District Attorney Chesa Boudin personifies everything that’s wrong with San Francisco: weak on drugs, weak on crime, weak on racist assaults and weak, even, on the trafficking of minors. Some say that’s why the campaign to recall him is gaining momentum. Others counter that he doesn’t even matter.
Boudin is a son of not one, not two, but four domestic terrorists. His biological parents went to prison for a Brink’s robbery when he was one, surrendering the boy to their Weather Underground bosses Bill Ayers and Bernardine Dohrn, to raise right. The Baby Underground grew up, got a Rhodes scholarship, completed a law degree at Yale, and went to work for the Venezuelan socialist dictator Hugo Chavez. Then, in 2019, he won the special election to become San Francisco’s District Attorney, promising to go after landlords, corporations and cops, ‘not simply prosecute whoever the police arrest’.
In a Jacobin interview Boudin described himself as a part of a movement, backed by none other than George Soros, to stop enforcing American law on American land, and go after class enemies instead.
By 2019 San Francisco was already the poster child for the squalor that plagues the West Coast cities. Homeless encampments blocking sidewalks, fentanyl zombies standing frozen in most curious positions, and violent speed freaks flooding psychiatric emergency services. And of course, squalor, needles and human feces on the streets, car break ins and brazen shoplifting.
San Francisco has been going down the rabbit hole of law non-enforcement for a long, long time. In the late 20th century the article of faith for all proper thinking individuals — and San Francisco is the hub of proper-thinking individuals — was that the war on drugs was a failure, and that the right approach was legalization, harm reduction and voluntary treatment for those who are ready to enter it.
For decades rumors swirled that when the police arrest street-level dealers, the judges simply dismiss the cases. Instead of rooting out the drug trade, cops’ mission has been reduced to confining it to the Tenderloin neighborhood. This is the cultural and political heart of the city: low-income housing, along with the Opera, the Symphony and the City Hall.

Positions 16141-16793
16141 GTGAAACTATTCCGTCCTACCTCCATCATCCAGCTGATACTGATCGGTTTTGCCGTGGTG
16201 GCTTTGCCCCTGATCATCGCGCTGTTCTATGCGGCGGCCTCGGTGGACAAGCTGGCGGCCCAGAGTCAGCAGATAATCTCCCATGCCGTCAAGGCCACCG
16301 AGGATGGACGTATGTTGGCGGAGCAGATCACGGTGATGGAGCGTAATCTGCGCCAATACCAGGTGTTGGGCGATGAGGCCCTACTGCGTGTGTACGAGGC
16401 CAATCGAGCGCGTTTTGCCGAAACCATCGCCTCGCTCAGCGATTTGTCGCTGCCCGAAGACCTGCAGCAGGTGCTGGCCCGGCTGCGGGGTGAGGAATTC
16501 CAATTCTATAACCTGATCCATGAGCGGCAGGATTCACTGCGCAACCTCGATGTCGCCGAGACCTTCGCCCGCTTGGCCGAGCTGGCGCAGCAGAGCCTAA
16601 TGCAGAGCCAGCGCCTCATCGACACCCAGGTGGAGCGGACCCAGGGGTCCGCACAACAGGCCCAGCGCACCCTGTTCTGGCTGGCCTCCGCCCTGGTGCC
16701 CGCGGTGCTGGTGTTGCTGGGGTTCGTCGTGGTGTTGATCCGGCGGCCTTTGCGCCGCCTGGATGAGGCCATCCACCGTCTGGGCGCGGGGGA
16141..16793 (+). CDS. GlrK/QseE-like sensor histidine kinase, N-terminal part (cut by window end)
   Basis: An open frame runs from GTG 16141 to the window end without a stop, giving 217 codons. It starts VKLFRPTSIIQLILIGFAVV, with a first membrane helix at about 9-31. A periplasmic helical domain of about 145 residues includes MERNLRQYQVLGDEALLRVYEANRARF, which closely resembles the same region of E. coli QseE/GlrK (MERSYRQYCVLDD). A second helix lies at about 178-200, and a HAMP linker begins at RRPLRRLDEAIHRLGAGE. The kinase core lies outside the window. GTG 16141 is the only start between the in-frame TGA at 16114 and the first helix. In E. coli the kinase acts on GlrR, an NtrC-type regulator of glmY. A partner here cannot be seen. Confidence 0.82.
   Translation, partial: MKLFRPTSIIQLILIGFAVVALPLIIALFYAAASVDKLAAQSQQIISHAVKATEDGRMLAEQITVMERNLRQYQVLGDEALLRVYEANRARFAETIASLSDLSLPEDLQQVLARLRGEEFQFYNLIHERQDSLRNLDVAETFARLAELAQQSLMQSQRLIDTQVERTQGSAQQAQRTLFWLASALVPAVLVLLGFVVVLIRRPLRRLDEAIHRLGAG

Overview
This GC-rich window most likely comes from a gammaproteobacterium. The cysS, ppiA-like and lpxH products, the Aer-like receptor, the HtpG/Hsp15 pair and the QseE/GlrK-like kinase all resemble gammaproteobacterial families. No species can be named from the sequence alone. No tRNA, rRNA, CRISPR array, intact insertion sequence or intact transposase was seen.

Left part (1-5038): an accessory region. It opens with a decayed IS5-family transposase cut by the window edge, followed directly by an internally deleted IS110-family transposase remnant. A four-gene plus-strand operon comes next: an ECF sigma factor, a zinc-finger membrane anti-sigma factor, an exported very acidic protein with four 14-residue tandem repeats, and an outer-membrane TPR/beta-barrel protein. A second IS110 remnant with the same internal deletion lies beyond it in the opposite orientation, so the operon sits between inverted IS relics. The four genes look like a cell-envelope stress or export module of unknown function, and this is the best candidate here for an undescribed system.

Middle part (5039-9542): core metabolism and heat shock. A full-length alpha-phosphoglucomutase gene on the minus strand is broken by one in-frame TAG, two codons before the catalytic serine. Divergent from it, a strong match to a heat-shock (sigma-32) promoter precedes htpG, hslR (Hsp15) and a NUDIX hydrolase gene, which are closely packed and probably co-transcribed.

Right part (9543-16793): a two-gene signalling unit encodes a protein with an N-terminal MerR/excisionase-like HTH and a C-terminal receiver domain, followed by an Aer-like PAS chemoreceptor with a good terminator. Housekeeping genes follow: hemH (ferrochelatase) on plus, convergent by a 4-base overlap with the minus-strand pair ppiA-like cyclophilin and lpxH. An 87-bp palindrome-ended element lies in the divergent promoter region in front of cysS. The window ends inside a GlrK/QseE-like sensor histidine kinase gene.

In the 2010s, the opioid epidemic swept the country. Drugs become increasingly abundant and stronger: Alaskan marijuana, fentanyl, Mexican meth. And as the wealth of the second dot-com boom crowded out the middle class, junkies floated to San Francisco from around the US. San Francisco became both expensive and unlivable, but the homelessness problem was written off as an economic issue even as it became increasingly obvious that we are living through a mental health and addiction emergency.
Twitter made legalization by judicial fiat impossible to hide. SFPD Tenderloin Station began uploading the mugshots of those arrested along with the pictures of cash and illicit substances found on them, and how many times each one has been apprehended. To be fair, not all of the arrestees were cartel. Some of them were the ‘homeless’, holding the money and baggies for dealers in exchange for drugs. Still, the truth about the Tenderloin was brought into the daylight. The San Francisco Chronicle noted that out of 883 drug sale arrests in 2017-18 fiscal year, only 32 resulted in sentences in county jail, and even then there was no information available on how much time was served.